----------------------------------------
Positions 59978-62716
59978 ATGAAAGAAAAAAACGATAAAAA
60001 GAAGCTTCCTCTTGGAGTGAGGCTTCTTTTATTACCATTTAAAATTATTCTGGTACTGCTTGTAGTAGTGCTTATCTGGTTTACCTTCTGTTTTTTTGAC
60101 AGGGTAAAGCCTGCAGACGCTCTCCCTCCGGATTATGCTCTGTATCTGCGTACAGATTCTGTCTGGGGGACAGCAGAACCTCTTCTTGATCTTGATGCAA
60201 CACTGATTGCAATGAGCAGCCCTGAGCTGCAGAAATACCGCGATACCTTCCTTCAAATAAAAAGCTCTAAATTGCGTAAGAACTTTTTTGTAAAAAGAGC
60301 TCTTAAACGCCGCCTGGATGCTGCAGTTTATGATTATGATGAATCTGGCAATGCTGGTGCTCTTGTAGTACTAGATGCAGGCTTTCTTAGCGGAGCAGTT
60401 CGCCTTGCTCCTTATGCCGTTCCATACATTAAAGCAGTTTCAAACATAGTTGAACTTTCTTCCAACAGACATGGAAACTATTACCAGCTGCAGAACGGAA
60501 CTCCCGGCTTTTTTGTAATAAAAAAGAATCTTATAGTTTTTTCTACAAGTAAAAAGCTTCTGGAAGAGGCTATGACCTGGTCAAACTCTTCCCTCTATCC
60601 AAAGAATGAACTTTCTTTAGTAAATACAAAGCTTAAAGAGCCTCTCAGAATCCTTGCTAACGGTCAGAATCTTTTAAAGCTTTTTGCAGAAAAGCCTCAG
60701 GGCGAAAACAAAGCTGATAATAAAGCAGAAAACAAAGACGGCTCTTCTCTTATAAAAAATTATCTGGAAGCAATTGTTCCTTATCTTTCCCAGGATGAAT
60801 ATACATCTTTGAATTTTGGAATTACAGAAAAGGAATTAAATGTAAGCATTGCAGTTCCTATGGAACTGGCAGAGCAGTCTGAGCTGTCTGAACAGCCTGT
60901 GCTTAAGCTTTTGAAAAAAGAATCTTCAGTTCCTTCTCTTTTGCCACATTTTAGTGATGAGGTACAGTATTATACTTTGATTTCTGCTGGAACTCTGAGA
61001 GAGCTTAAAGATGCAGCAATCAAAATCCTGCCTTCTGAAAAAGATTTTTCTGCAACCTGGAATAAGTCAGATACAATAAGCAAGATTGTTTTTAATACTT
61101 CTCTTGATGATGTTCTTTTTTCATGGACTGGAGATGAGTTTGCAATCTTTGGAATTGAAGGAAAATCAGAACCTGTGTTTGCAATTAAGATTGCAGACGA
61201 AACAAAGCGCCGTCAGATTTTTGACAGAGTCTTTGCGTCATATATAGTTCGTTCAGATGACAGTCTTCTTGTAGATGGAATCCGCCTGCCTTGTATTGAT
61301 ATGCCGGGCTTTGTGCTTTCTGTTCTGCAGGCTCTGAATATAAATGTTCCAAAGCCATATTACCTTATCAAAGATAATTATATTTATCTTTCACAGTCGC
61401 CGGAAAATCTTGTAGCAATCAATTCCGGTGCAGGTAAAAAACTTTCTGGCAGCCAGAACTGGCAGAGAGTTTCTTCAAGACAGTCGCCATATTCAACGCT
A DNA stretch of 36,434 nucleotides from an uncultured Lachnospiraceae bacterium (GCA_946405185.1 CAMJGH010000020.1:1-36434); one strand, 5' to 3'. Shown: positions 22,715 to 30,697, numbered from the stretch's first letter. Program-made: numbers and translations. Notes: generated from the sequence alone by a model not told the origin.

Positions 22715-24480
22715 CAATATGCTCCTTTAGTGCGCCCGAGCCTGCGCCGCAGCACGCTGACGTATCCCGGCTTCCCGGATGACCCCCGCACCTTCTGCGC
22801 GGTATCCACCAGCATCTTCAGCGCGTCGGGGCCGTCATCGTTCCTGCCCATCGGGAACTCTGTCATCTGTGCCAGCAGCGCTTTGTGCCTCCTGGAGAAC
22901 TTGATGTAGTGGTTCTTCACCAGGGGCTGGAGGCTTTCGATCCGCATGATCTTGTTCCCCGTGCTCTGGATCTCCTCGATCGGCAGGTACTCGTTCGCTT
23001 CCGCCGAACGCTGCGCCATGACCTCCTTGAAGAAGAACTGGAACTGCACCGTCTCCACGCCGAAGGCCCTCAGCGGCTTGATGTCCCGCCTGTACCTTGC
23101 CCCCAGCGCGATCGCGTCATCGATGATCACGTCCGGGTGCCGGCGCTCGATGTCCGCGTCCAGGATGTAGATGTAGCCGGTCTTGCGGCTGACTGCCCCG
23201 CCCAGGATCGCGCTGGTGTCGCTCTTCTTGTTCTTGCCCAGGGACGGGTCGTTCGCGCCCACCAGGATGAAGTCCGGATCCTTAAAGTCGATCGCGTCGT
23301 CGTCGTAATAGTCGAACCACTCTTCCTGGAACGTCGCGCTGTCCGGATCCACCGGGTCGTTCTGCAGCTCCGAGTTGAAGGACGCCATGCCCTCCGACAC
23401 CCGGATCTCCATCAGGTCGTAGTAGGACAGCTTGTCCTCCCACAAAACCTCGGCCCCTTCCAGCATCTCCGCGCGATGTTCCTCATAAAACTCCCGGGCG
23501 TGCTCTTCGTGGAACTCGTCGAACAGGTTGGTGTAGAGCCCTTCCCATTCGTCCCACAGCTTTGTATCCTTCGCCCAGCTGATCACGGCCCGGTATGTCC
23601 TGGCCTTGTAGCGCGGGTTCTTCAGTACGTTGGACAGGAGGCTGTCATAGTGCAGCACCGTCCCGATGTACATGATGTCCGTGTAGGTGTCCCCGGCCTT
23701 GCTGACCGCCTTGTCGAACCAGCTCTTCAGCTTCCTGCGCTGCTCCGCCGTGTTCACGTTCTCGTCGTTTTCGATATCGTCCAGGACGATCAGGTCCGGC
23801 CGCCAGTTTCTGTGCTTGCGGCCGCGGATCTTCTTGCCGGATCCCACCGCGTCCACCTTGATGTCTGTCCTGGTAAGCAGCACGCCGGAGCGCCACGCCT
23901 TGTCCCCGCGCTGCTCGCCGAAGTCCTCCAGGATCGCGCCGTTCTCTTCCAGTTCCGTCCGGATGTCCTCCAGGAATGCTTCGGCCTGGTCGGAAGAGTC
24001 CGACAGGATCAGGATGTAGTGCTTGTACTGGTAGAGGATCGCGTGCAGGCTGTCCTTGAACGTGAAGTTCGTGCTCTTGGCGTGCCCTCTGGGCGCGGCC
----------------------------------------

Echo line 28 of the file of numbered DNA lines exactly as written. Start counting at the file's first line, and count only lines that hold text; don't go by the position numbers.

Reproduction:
23501 TGCTCTTCGTGGAACTCGTCGAACAGGTTGGTGTAGAGCCCTTCCCATTCGTCCCACAGCTTTGTATCCTTCGCCCAGCTGATCACGGCCCGGTATGTCC